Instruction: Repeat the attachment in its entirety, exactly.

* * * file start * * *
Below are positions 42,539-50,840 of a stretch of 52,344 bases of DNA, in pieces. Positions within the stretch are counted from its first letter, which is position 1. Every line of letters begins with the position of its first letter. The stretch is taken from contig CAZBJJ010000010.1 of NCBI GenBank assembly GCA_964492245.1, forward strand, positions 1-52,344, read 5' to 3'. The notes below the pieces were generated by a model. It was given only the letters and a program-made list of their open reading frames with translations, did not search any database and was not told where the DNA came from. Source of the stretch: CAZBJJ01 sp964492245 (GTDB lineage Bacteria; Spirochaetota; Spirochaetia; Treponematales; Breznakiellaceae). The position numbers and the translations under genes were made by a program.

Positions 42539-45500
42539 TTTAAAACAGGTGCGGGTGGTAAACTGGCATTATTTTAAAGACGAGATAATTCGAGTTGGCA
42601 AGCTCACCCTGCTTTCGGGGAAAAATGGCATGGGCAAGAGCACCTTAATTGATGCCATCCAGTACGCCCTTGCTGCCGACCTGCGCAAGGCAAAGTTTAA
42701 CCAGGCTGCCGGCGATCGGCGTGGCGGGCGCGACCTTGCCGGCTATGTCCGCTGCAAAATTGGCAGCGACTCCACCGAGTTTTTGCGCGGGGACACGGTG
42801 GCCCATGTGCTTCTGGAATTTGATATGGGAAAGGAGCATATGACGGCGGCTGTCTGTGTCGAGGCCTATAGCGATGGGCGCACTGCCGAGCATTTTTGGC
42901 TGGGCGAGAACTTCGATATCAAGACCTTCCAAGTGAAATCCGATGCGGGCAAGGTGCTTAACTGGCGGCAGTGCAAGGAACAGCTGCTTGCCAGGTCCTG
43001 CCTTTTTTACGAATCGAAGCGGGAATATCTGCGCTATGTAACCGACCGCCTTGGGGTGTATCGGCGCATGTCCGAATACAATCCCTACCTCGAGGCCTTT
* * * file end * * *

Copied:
Below are positions 42,539-50,840 of a stretch of 52,344 bases of DNA, in pieces. Positions within the stretch are counted from its first letter, which is position 1. Every line of letters begins with the position of its first letter. The stretch is taken from contig CAZBJJ010000010.1 of NCBI GenBank assembly GCA_964492245.1, forward strand, positions 1-52,344, read 5' to 3'. The notes below the pieces were generated by a model. It was given only the letters and a program-made list of their open reading frames with translations, did not search any database and was not told where the DNA came from. Source of the stretch: CAZBJJ01 sp964492245 (GTDB lineage Bacteria; Spirochaetota; Spirochaetia; Treponematales; Breznakiellaceae). The position numbers and the translations under genes were made by a program.

Positions 42539-45500
42539 TTTAAAACAGGTGCGGGTGGTAAACTGGCATTATTTTAAAGACGAGATAATTCGAGTTGGCA
42601 AGCTCACCCTGCTTTCGGGGAAAAATGGCATGGGCAAGAGCACCTTAATTGATGCCATCCAGTACGCCCTTGCTGCCGACCTGCGCAAGGCAAAGTTTAA
42701 CCAGGCTGCCGGCGATCGGCGTGGCGGGCGCGACCTTGCCGGCTATGTCCGCTGCAAAATTGGCAGCGACTCCACCGAGTTTTTGCGCGGGGACACGGTG
42801 GCCCATGTGCTTCTGGAATTTGATATGGGAAAGGAGCATATGACGGCGGCTGTCTGTGTCGAGGCCTATAGCGATGGGCGCACTGCCGAGCATTTTTGGC
42901 TGGGCGAGAACTTCGATATCAAGACCTTCCAAGTGAAATCCGATGCGGGCAAGGTGCTTAACTGGCGGCAGTGCAAGGAACAGCTGCTTGCCAGGTCCTG
43001 CCTTTTTTACGAATCGAAGCGGGAATATCTGCGCTATGTAACCGACCGCCTTGGGGTGTATCGGCGCATGTCCGAATACAATCCCTACCTCGAGGCCTTT